In college, after I gave up modeling myself on Bob Dylan (I had trouble with his conversion to Christianity) and then on Genet (I just wasn’t French enough), I decided to try to become as much as possible like Walt Whitman. What propelled me was not the beauty of Whitman’s language (I was an undergraduate English major; I was drowning in the beautiful language of the dead) but the following passage, which I read late one night in my dormitory room as Pink Floyd seeped through the wall from the room next to mine:
Camerado, this is no book,
Who touches this touches a man,
(Is it night? are we here alone together?)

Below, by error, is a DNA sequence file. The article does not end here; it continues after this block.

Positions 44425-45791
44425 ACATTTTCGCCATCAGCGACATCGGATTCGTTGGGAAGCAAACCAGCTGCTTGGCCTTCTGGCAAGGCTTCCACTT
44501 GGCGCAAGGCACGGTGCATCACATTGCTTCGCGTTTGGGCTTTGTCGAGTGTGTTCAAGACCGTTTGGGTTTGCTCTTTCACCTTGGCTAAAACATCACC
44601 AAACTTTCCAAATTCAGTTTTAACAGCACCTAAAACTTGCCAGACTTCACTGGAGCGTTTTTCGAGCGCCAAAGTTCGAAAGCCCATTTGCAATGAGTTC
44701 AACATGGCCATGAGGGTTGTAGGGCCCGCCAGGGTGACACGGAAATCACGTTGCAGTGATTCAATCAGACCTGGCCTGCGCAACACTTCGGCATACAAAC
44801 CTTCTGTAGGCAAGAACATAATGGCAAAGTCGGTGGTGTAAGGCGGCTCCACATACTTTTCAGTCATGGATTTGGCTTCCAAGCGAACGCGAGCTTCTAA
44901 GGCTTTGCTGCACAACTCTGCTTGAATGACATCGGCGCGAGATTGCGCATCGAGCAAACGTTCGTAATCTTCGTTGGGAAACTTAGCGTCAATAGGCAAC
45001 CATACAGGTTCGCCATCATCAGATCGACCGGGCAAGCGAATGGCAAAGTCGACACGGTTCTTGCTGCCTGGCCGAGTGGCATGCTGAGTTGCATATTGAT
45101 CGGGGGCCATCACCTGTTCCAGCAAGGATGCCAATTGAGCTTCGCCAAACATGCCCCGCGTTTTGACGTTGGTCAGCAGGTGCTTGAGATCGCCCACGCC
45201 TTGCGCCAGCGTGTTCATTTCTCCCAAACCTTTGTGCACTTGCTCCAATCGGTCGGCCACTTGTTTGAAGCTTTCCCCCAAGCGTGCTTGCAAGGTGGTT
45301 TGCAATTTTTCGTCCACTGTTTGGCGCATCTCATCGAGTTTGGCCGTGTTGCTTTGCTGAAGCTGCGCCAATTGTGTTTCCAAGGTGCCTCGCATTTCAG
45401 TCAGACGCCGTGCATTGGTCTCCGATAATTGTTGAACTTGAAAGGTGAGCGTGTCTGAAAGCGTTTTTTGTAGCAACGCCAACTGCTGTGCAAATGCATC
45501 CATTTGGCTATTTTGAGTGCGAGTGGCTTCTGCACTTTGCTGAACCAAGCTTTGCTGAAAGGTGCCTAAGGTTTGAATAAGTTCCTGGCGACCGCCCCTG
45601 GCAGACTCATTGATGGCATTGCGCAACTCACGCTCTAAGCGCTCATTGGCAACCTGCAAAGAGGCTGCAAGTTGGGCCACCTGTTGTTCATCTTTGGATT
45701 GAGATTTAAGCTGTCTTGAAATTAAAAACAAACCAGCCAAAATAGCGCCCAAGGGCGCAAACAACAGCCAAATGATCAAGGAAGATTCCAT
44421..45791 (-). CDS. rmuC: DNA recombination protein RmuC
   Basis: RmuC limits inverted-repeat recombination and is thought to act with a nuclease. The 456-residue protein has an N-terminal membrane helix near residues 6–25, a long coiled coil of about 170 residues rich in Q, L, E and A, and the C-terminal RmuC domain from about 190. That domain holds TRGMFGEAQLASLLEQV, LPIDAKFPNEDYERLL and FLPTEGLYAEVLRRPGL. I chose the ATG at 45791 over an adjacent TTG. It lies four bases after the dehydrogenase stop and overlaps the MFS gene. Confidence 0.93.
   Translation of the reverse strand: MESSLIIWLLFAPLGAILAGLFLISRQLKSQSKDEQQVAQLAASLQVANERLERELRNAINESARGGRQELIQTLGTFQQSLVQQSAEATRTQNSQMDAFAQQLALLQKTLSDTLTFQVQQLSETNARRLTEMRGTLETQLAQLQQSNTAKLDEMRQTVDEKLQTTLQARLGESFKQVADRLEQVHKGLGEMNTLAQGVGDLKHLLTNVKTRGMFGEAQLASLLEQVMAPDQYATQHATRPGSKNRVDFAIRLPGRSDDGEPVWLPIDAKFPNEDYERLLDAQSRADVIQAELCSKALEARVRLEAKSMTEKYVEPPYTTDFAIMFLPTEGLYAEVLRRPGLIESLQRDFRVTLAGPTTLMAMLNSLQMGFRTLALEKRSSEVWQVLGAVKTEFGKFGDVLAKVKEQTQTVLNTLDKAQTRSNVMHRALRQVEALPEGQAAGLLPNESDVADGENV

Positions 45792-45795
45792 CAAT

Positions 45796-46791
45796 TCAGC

It is I you hold and who holds you,
I spring from the pages into your arms. . . .
Never before had a writer leaped off the page and touched me like that: directly, personally, erotically. It was my first experience of literature’s ability to telescope time—to forcefully remind the living that the no-longer-living were not only once as alive as we are now but were capable of imagining us, and a future with us in it, as vividly as we imagine them in the past. If it didn’t quite tear a hole in the fabric of mortality, it stretched it a considerable distance.
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